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Diagnosing and Treating Genital Herpes

How do you know if you have genital herpes? And once diagnosed, what can you do to prevent outbreaks?

Genital herpes, caused by the herpes simplex virus, affects 1 out of every 5 women in the U.S. between the ages of 14 and 49. It is one of the most common sexually transmitted diseases (STD) in the country.

genital herpes

There are two types of infections. Type 2 causes most genital herpes. Type 1 most commonly causes cold sores and mouth blisters, but it can also cause outbreaks on the genitals. Most people who are infected with herpes don’t know it, mainly because they have minimal to no noticeable symptoms.

How Is it Transmitted?

Genital herpes is transmitted mainly through sexual contact with an infected person. This may include vaginal, anal or oral sex, or any skin-to-skin contact with an open sore. However, it is possible to catch genital herpes from someone with no open sores. It can also be passed from the mother to the child during childbirth or breastfeeding, if the child has contact with an open sore.

What Are the Symptoms?

A few days after transmission, you may notice small red bumps on either your mouth or genitals. Eventually these sores crust over then heal, but outbreaks may continue to occur.

Additional symptoms include:

  • Abdominal pressure
  • Flu-like symptoms
  • Itching or burning in the genital area
  • Swollen lymph nodes
  • Vaginal discharge

These symptoms typically show up within the first two weeks after infection. Symptoms usually are milder with each subsequent outbreak, but women with compromised immune systems, such as those infected with HIV, may have prolonged, severe symptoms.

How Is it Diagnosed?

If you suspect you have been infected, your first step is to visit your doctor. They will test fluid from the sore or blister, or take a blood sample. They may also be able to diagnose you just by looking at the sores, but lab tests can be performed if you do not have an outbreak.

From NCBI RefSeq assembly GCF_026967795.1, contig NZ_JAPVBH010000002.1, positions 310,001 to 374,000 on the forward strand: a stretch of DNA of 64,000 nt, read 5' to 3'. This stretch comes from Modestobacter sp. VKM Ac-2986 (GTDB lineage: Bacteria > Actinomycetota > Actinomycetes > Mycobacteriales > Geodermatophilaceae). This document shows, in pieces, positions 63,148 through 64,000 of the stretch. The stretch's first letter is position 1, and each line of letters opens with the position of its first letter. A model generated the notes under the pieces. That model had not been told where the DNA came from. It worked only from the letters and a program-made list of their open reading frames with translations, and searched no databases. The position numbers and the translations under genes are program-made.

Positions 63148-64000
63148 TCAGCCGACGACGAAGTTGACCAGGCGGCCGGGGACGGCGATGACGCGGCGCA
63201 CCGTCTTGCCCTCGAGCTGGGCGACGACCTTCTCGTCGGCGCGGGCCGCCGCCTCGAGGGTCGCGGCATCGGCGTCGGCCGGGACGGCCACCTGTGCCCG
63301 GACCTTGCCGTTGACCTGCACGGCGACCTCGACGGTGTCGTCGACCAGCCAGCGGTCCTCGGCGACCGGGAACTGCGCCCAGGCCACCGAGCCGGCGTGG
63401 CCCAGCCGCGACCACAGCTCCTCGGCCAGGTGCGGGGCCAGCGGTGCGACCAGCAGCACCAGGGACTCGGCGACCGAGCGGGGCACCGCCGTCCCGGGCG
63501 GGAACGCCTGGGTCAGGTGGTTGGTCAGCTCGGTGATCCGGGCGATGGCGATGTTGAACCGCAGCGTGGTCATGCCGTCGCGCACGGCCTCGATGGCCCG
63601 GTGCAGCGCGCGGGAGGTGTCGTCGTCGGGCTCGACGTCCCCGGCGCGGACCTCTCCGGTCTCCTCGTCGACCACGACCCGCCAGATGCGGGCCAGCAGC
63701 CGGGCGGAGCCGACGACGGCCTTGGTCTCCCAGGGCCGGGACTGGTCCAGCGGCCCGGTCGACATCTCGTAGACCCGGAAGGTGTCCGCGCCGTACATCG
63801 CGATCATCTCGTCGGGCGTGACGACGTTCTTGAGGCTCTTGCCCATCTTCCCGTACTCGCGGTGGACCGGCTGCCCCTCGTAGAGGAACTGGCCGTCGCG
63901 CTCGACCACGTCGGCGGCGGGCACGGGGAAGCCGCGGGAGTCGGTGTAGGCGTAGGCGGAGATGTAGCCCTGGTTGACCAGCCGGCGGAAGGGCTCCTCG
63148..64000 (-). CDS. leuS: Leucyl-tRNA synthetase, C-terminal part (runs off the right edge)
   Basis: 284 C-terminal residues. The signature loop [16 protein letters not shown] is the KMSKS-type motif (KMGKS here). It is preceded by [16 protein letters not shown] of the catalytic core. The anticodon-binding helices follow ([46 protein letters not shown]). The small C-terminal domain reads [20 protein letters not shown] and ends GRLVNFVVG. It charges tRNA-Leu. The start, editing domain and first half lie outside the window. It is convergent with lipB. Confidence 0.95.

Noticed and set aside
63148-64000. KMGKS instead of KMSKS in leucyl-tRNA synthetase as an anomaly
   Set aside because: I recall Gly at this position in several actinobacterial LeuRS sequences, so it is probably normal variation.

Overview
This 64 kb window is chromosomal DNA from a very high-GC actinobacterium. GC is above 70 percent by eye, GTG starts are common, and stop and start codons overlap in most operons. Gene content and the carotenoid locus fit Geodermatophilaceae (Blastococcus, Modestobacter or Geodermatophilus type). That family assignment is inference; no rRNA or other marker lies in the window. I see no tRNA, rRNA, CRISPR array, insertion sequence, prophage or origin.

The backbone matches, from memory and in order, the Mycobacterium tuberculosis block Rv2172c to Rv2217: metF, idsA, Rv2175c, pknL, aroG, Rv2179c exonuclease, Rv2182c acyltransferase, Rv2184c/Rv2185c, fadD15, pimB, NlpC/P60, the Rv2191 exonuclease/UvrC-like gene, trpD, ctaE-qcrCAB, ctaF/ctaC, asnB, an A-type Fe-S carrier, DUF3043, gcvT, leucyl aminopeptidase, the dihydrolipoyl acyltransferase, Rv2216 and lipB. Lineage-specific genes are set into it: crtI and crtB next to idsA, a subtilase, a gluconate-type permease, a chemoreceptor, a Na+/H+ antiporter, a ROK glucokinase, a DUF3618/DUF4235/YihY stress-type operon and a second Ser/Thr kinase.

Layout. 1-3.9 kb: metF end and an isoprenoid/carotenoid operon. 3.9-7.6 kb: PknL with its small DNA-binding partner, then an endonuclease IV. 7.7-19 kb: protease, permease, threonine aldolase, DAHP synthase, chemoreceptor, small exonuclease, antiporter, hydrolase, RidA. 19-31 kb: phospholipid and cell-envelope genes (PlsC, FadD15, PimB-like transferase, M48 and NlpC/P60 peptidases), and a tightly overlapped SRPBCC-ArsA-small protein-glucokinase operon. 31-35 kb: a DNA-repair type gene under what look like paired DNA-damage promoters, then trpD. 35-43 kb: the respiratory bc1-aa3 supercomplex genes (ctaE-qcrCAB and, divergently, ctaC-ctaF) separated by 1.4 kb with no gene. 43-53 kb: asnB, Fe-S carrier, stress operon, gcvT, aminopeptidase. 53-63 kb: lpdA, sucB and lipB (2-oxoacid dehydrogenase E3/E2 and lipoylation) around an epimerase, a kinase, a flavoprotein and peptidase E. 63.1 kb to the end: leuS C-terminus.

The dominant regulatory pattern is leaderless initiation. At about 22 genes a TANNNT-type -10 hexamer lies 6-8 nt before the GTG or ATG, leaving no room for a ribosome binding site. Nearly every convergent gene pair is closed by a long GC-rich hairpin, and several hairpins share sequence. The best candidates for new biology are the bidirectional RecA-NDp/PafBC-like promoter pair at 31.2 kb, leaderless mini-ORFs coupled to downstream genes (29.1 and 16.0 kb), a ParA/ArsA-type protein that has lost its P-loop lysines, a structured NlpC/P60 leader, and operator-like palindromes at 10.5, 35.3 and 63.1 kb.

How Is it Treated?

Sadly, there is no cure for genital herpes. However, in an effort to reduce outbreaks and their associated symptoms, your doctor can prescribe antiviral medication.

You can help your body heal by keeping sores clean and dry during an outbreak. Always wash your hands after touching the sores. Do not engage in any sexual contact until the sores have healed.

If You Have Genital Herpes …

If you’ve been diagnosed, follow these guidelines:

  • Take all of your medication, even if your symptoms have gone away.
  • Disclose your diagnosis with your sexual partner(s) so they can get the testing and treatment they need.
  • During treatment or during an outbreak, do not have sex.

If you have any symptoms of genital herpes, call Rocky Mountain Women’s Health Center and set up an appointment. Get the personal care you need to take care of your body and reduce your discomfort during an outbreak. We are here for you.

 

Stacie Carter, CNM
Nurse Midwife at Davis Medical Center
Stacie Carter is a board certified in CNM/OB. She attended University of Utah and obtained a Master of Science in Nurse Midwifery. Stacie is a mother of three children and is an active member of the American College of Nurse Midwives.

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